Several colleagues have asked questions about integration between Materials Management (MM) and Financial Accounting (FI) module:
- How do postings from MM flow into FI?
- How do we find out what occurs behind-the-scenes?
- How do we identify which movement types are pointing to a specific GL Account?
- Is there a way by which we can change the posting to a different General Ledger (GL) Account?
- How does one create a new movement type and assign it to a specific GL Account?
Many SAP practitioners – IT and business alike – are in similar situation and do not know where to start on MM-FI data flow and reconciliation. This blog is an attempt to clarify the fundamentals of MM-FI account determination.
Configuration transaction OBYC forms the core of SAP’s integration between the MM, FI, and Controlling (CO) modules in a traditional SAP ERP system
Transaction keys (1) are used to determine general ledger accounts used by the system. Account modifier is used to differentiate account determinations, depending on the procedure. [Transaction and account modifiers can be seen as a logical grouping similar types of transactions]. The transaction-account modifier, along with the valuation class, drives the accounting entries. Transaction keys are predefined in the SAP system and cannot be changed.
Figure 1: OBYC setup for BSX – Inventory posting
Many of you may have seen an accounting entry at the time of the purchase of raw material as a debit to inventory and credit GR/IR. The configuration setup of transaction BSX (inventory posting) is responsible for the inventory posting (see Figure 1), and WRX (GR/IR clearing account) is responsible for GR/IR posting. When movement type 101 is used to record the goods receipt of raw material (valuation class 3000) for a purchase order, the system looks up the GL Account for transaction BSX and WRX for valuation class 3000 and records it in the accounting document.
Figure 2: OBYC setup for GBB-VBR – Consumption to Order
Similarly, when raw material is consumed using movement type 261, the system looks up transaction GBB (offsetting entry for inventory posting) for account modifier VBR (consumption for internal goods issues), and that reflects the GL Account in the accounting document (see Figure 2)
Figure 3 provides a summary of few important movement types and accounting entries. Business process is listed in the column furthest to the left, with movement type in the next column, and the debit and credit posting in the subsequent columns.
There is a column for transaction and account modifiers; as we noted earlier, these are SAP’s terms for logically grouping similar types of transactions. The transaction account modifier, along with the valuation class, drives the accounting entries.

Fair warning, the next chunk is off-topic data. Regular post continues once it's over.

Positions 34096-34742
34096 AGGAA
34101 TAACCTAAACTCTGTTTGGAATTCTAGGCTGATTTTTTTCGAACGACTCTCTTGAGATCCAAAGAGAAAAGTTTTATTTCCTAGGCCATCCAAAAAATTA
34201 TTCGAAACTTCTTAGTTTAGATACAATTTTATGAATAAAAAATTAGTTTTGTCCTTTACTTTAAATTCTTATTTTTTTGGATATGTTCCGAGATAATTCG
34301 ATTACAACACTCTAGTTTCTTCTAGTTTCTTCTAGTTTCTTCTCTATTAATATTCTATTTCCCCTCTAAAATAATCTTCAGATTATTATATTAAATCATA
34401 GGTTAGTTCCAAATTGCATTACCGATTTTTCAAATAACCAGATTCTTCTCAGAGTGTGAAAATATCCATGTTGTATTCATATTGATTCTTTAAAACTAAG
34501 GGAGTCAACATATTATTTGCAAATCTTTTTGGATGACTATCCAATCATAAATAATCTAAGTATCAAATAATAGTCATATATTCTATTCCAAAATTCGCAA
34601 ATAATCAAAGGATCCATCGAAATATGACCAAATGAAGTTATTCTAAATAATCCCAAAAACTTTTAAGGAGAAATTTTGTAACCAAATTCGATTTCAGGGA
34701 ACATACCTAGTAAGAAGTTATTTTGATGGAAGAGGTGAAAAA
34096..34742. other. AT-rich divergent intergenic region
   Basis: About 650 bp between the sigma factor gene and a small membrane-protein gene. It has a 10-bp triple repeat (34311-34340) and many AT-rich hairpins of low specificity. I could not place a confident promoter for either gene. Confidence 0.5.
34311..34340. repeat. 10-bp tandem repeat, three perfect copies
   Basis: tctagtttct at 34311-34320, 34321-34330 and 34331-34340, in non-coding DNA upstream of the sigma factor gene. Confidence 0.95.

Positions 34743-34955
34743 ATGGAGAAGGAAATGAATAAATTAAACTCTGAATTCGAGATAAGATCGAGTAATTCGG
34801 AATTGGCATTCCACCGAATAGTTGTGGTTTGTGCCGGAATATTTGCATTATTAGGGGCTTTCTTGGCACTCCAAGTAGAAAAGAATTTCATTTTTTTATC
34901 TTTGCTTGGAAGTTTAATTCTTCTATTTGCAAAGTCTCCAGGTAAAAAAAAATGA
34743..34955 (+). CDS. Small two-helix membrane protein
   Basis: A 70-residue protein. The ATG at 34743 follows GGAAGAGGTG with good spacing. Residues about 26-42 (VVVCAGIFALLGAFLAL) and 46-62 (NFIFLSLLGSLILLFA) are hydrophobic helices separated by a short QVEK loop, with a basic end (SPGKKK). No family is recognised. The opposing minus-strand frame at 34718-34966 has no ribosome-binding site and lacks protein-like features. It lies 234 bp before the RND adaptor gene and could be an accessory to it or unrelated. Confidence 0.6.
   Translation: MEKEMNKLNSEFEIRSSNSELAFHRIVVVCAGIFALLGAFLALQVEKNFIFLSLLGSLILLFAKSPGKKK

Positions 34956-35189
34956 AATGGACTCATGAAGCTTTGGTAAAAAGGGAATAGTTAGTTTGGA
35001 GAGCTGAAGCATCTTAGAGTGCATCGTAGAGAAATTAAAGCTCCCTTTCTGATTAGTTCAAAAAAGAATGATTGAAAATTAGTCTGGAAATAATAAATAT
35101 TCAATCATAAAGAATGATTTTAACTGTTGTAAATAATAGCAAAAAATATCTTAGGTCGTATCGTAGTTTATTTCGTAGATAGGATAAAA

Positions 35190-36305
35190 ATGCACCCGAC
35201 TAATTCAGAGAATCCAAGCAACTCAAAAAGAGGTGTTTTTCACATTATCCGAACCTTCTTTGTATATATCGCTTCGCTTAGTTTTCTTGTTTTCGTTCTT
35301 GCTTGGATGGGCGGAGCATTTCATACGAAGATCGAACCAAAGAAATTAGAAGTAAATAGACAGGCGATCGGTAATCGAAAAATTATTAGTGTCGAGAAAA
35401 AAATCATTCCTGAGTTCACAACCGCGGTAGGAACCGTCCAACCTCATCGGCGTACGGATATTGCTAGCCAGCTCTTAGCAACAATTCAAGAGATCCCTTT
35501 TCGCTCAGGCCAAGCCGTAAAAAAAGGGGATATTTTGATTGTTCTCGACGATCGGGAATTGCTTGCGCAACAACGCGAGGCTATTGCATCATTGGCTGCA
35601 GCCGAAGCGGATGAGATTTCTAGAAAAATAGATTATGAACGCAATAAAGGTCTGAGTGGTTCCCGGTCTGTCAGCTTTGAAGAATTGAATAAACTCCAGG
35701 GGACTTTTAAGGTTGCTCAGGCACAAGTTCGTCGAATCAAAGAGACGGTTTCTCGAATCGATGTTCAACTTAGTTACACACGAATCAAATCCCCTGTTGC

The OBYC MM-FI account determination configuration is set up at the time of original implementation, and once set up, these accounts are derived behind the scenes. You’ll want to test the setup before going live to ensure that the correct accounts are being hit for the respective transactions. You can change this configuration after go-live, but the revised setup needs to be thoroughly tested. Otherwise, we may run the risk of impacting regular operations.
Figure 3: Summary of select movement types and accounting entries
- Transaction-account modifier and valuation class drive the accounting entries
- Transaction key: determines general ledger accounts for posting
- Account modifier: differentiates account determination based on procedure
- OBYC MM-FI Account determination setup is stored in underlying table T030
- OMJJ Movement Type setup is stored in underlying table T156X
- Combine these two tables (via SQ00 query, or simply on Excel)
- The account modifier links the Movement Type to the Accounting entries
I hope this write-up was useful and explained the fundamentals to the readers.
(1) - The transaction key in MM-FI account determination is not the same as transaction code. A transaction code is an alphanumeric code that represents a particular task in SAP. It allows users to access tasks directly without having to use menu paths.
Copyright acknowledgement: This blog was created based on information that was originally published by Espresso Tutorials GmbH as one of many tips in Expert tips to Unleash the Full Potential of SAP Controlling, authored by Ashish Sampat
About the Author
Ashish Sampat is an SAP FI/CO Consultant who has provided solutions in SAP Controlling including product costing, material ledger, and cost center accounting to global clients in consumer packed goods, life sciences, and industrial sectors. Ashish is based in Chicago region, where he works as an independent SAP FI/CO consultant. Ashish is the author of First Steps in SAP Controlling (CO) and Expert tips to Unleash the Full Potential of SAP Controlling.